is part of the Division of Informa PLC

This site is operated by a business or businesses owned by Informa PLC and all copyright resides with them. Informa PLC's registered office is 5 Howick Place, London SW1P 1WG. Registered in England and Wales. Number 8860726.

  • American Agriculturist
  • Beef Producer
  • Corn and Soybean Digest
  • Dakota Farmer
  • Delta Farm Press
  • Farm Futures
  • Farm Industry news
  • Indiana Prairie Farmer
  • Kansas Farmer
  • Michigan Farmer
  • Missouri Ruralist
  • Nebraska Farmer
  • Ohio Farmer
  • Prairie Farmer
  • Southeast Farm Press
  • Southwest Farm Press
  • The Farmer
  • Wallaces Farmer
  • Western Farm Press
  • Western Farmer Stockman
  • Wisconsin Agriculturist
Dairy industry showing recovery signs

Dairy industry showing recovery signs

California's 2010 milk production growth has been showing signs of recovering. Compared to the devastating effects of 2009, this is promising. While prices have rebounded from the lows of $9.60/cwt in July 2009 to an October 2010 price of $16.06, they are still not as high as 2008 levels. With the significant losses of the past year, it will take a prolonged period to fully recover.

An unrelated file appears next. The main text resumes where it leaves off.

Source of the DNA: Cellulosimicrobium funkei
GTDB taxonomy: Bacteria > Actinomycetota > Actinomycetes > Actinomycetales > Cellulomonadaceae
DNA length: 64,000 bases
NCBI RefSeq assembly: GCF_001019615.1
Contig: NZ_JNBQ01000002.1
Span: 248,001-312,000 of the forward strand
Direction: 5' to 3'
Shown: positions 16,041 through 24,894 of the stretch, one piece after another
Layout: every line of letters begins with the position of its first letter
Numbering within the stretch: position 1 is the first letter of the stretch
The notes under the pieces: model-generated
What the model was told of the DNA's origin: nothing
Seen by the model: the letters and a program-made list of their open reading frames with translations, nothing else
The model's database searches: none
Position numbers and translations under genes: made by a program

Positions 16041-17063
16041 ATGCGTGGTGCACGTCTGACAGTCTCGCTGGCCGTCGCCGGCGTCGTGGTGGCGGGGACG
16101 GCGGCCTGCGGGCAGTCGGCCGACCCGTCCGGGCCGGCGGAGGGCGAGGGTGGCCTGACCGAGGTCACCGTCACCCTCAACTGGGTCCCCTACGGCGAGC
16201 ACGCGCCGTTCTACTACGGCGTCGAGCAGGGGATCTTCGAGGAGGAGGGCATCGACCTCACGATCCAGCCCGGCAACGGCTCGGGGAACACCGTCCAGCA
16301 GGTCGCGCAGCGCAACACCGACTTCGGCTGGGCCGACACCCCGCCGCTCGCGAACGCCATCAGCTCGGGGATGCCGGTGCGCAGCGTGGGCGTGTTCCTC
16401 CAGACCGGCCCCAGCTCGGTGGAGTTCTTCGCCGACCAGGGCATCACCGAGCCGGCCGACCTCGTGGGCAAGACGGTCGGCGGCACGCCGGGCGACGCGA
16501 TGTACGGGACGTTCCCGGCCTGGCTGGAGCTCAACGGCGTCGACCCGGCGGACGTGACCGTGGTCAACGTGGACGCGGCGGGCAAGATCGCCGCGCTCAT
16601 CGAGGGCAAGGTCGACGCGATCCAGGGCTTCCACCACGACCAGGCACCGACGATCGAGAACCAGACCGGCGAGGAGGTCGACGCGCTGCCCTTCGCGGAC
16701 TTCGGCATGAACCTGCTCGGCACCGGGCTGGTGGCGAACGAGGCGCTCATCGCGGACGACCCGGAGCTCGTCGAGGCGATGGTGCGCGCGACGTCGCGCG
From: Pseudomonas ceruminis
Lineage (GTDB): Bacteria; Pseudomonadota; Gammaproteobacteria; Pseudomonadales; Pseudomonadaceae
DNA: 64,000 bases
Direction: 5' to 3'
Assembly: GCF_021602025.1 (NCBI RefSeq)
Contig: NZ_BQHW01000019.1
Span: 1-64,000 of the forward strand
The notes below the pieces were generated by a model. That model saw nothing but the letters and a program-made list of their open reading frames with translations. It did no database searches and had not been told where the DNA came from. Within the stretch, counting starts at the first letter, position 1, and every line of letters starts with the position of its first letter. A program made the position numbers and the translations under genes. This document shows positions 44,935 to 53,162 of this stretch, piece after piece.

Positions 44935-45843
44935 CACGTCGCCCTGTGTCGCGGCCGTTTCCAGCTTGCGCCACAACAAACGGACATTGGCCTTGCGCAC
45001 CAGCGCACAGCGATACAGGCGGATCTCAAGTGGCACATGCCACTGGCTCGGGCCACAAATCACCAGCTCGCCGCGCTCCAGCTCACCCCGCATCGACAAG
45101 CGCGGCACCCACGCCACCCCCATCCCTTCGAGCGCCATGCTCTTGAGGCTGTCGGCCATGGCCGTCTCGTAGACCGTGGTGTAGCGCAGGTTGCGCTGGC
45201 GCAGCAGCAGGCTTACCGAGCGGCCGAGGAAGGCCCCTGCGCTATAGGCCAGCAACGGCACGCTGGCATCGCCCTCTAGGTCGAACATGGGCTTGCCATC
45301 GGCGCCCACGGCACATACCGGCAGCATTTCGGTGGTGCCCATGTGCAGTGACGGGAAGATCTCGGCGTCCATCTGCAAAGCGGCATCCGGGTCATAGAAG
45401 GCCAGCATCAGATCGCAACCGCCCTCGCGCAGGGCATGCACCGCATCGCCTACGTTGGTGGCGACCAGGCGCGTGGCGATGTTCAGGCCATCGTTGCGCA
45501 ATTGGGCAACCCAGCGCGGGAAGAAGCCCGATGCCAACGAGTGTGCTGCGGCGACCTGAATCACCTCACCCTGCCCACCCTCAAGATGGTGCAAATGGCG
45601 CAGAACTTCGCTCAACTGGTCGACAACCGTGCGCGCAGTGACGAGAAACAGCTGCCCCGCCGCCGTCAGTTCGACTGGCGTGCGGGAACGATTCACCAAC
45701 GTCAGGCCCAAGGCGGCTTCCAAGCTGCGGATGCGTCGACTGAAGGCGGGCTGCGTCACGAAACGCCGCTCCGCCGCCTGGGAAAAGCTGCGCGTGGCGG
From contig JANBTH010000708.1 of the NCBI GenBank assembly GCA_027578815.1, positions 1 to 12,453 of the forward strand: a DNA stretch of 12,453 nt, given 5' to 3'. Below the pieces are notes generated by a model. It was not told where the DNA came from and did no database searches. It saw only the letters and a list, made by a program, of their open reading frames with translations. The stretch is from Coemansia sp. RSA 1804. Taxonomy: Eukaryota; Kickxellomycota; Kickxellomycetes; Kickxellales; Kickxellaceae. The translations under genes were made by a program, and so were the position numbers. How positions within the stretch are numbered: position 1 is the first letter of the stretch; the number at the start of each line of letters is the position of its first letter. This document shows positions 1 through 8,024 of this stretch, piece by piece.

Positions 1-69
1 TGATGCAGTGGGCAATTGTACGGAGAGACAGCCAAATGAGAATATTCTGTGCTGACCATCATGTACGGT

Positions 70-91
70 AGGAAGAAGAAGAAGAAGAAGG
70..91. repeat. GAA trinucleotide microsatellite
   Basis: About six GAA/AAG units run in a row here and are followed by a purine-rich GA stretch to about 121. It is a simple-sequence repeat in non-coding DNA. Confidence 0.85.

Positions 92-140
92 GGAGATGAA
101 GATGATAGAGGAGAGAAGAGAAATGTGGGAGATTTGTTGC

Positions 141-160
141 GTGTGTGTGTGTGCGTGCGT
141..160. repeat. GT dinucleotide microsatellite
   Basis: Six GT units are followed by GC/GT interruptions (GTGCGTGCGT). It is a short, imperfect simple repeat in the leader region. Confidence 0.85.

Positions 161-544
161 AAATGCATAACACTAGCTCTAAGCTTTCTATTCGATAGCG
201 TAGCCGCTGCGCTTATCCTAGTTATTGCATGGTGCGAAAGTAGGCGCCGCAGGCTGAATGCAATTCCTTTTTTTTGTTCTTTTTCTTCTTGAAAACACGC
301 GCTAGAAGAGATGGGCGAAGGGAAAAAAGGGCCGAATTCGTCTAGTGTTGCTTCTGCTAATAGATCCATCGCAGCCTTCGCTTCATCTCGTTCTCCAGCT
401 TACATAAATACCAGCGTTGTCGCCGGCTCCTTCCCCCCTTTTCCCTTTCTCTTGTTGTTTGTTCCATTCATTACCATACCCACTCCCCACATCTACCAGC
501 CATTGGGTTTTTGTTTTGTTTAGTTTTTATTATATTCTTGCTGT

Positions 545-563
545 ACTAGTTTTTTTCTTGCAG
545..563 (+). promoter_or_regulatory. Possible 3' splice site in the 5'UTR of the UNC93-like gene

California's 2010 milk production growth has been showing signs of recovering. Compared to the devastating effects of 2009, this is promising.

While prices have rebounded from the lows of $9.60/cwt in July 2009 to an October 2010 price of $16.06, they are still not as high as 2008 levels. With an average cost of production of $14.43/cwt the higher price this will allow many producers to experience positive margins again.

However, with the significant losses of the past year, it will take a prolonged period to fully recover. Prices for 2011 are expected to fall slightly with mid-year projections of around the low-to-mid $14/cwt range.

2010 production costs have improved as feed prices declined in the early part of the year. They have recently started to increase again, though. Demand is up in part due to exports which saw major increases in shipments of butter and milk fat, cheese, and nonfat dry milk. In July 2010, exports accounted for 12.3 percent of U.S. milk fat solids produced. Government policy will continue to play a major role in the dairy industry as it looks to its future in California.

Labor, renewable energy and environmental issues are the main policy concerns.

(This outlook report was presented at the recent 29th annual Agribusiness Management Conference in Fresno, Calif. sponsored by the Center for Agricultural Business, California Agricultural Technology Institute and the Jordan College of Agricultural Sciences and Technology at California State University Fresno.)

Hide comments

Comments

  • Allowed HTML tags: <em> <strong> <blockquote> <br> <p>

Plain text

  • No HTML tags allowed.
  • Web page addresses and e-mail addresses turn into links automatically.
  • Lines and paragraphs break automatically.
Publish